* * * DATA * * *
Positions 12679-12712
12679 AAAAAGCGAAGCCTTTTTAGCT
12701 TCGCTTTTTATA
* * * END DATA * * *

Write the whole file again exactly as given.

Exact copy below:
Positions 12679-12712
12679 AAAAAGCGAAGCCTTTTTAGCT
12701 TCGCTTTTTATA